Let $$$m = a|x$$$. According to the problem, we require $$$m$$$ to be some multiple of $$$d$$$. Since $$$m$$$ will be forced to have on all bits that are on in $$$a$$$ or $$$x$$$, then $$$m$$$ will have the $$$lsb(a)$$$ bit on. But we have seen that any multiple of $$$d$$$ will have its bits on from or after its lsb. Hence, if $$$lsb(a) < lsb(d)$$$, then there is no solution, it's impossible to have any multiple of $$$d$$$ that can have the $$$lsb(a)$$$ on, since it's less than $$$lsb(d)$$$.

So if $$$lsb(a) < lsb(d)$$$ or $$$lsb(b) < lsb(d)$$$, then there is no solution.

I use

`unordered_map`

in C, and I get TLE.Use

`map`

instead. Remember not to use`unordered_map`

in cf.I also get TLE by using map....

but I Accepted it by using

`map`

: 180658394Thank you for your advice.

I keep getting a "wrong" judgement on my Kotlin code even though I followed the example solution to a tee. Any hints?

Apparently I need to replace

`[email protected]`

with`[email protected]`

I'm not sure I'm right or not, but const number can't exist in $$$O()$$$(except $$$1$$$).

The number of operations are $$$n\times10^2$$$ but you can't say that the time complexity is $$$O(n\times10^2)$$$,maybe.

And of course it is easy to understand, but I suggest to fix it due to rigour.

If I'm wrong please figure out thx.

I think $$$O(N \cdot 10^2)$$$ is more concise than saying "$$$O(N \cdot a^2)$$$, where $$$a=10$$$ is the alphabet size", even though it's not as rigorous.

Nice observation though!

me when worst case $$$n$$$ is worst case $$$10^5$$$ so my $$$O(n^3)$$$ solution becomes $$$O((10^5)^3)$$$ which is a constant so it is equal to $$$O(1)$$$ so it enters any conceivable TL

Is anyone able to provide a detailed youtube explanation in english for solution C? Struggling to get my head around it..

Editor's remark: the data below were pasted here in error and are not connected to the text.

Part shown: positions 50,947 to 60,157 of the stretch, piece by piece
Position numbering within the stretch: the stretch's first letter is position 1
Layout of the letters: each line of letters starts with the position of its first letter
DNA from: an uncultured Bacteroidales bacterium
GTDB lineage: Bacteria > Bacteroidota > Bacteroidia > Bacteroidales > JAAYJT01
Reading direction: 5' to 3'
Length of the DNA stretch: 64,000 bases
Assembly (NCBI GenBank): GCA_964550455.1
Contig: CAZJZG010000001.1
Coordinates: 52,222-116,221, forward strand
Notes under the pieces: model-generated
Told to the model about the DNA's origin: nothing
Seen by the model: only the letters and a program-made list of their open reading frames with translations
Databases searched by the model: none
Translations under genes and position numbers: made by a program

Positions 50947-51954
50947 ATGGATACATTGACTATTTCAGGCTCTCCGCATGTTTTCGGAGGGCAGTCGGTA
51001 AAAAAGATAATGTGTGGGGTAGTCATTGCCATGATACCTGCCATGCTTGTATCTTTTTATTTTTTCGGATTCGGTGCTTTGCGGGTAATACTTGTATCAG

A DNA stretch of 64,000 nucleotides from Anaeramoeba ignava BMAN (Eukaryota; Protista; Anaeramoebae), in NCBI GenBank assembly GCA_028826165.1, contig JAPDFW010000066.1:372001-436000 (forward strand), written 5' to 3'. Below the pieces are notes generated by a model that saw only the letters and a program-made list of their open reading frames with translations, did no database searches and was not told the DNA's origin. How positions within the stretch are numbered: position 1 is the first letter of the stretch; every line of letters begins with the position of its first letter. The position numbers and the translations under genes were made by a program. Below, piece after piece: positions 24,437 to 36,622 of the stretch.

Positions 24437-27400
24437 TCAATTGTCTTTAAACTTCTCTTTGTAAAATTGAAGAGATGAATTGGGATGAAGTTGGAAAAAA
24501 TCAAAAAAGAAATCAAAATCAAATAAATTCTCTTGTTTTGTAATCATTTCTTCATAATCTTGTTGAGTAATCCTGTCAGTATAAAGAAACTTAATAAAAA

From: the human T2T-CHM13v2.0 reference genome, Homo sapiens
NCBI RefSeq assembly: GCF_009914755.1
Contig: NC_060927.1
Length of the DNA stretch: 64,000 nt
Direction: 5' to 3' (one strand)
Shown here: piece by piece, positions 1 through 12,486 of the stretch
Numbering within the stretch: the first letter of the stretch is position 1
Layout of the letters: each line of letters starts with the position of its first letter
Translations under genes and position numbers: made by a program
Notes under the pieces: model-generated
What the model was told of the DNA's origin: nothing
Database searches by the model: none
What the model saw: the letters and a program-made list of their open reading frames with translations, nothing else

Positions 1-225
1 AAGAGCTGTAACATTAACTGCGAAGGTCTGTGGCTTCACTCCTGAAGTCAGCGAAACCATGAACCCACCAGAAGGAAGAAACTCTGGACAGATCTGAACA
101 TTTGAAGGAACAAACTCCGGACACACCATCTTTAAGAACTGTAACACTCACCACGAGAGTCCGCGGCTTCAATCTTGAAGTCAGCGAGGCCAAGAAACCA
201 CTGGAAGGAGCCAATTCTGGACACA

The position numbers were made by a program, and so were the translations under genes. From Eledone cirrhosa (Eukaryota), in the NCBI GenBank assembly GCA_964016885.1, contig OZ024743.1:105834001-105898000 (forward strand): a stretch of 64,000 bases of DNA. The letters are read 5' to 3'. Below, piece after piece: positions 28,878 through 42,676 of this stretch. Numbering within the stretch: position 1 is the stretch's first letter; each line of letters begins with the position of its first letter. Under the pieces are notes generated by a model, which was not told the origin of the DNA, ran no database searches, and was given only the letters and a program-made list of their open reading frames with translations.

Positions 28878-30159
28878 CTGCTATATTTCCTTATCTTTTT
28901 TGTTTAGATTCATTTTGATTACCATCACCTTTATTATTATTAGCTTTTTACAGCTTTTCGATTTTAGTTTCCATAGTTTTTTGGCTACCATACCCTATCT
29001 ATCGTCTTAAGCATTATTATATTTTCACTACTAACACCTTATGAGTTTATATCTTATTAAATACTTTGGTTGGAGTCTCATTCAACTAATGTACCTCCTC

Is anyone able to let me know if my explanation is correct here?

https://codeforces.com/contest/1748/submission/180639586#

wa on #516th ... any help?

Take a look at Ticket 16437 from

CF Stressfor a counter example.already got it, but thanks!

I finally became Master after this round. Thank you for the interesting problems.

I feel like there's an error in editorial of problem C. It should be added $$$[s_{i_1}, s_{i_1 + 1}, \cdots, s_{i_2 - 1}]$$$ in between $$$[s_1, s_2, \cdots, s_{i_1 - 1}]$$$ and $$$[s_{i_2}, s_{i_2 + 1}, \cdots, s_{i_3 - 1}]$$$. Of course, it does not really matter, the pattern is obvious, I was just pointing it out.

You're right, thanks for noticing. It's fixed now.

I have a stupid and complicated solution for B https://codeforces.com/contest/1748/submission/180642025 time complexity O(n logn)

I think the sample of D is a big hint. During the competition, I tried to convert the output of the last example into binary and found that the last 30 digits are all 1s, so I could find the solution. I think if the sample set the last 30 digits to be a|b, I must not be able to solve it.

Editorial posted 3 weeks ago..

how to solve d with exgcd（Extended Euclidean algorithm）?

Have someone else solved C by dp?

tried but wa if you know pls teach me

Consider $$$O(n^2)$$$ dp: $$$dp(i)$$$ -- maximum number of consecutive subsegments with zero sum you can get from the $$$i$$$-th prefix. $$$dp(i) = max_{j = 1...i} check(j, i) * dp(j - 1) + 1$$$ where function $$$check(l, r)$$$ is a boolean function which returns $$$1$$$ if you could obtain subsegment $$$(l, r)$$$ having zero sum. It is possible if and only if it contains $$$0$$$ or if it has zero sum. You can consider these two cases and optimize dp: find previous zero left to position $$$i$$$ and get something like prefix minimum, and for second case you can store in map optimum dp for every prefix sum value.

so my question is:

why https://codeforces.com/contest/1748/submission/180728658 this works and https://codeforces.com/contest/1748/submission/180728780 does not?

the only difference is that in #1 I go from n-1 to 0 and #2 I go from 0 to n-1

i would be glad if anyone could help me!

you are doing something wrong on the way you access indexes. May be printing indexes would help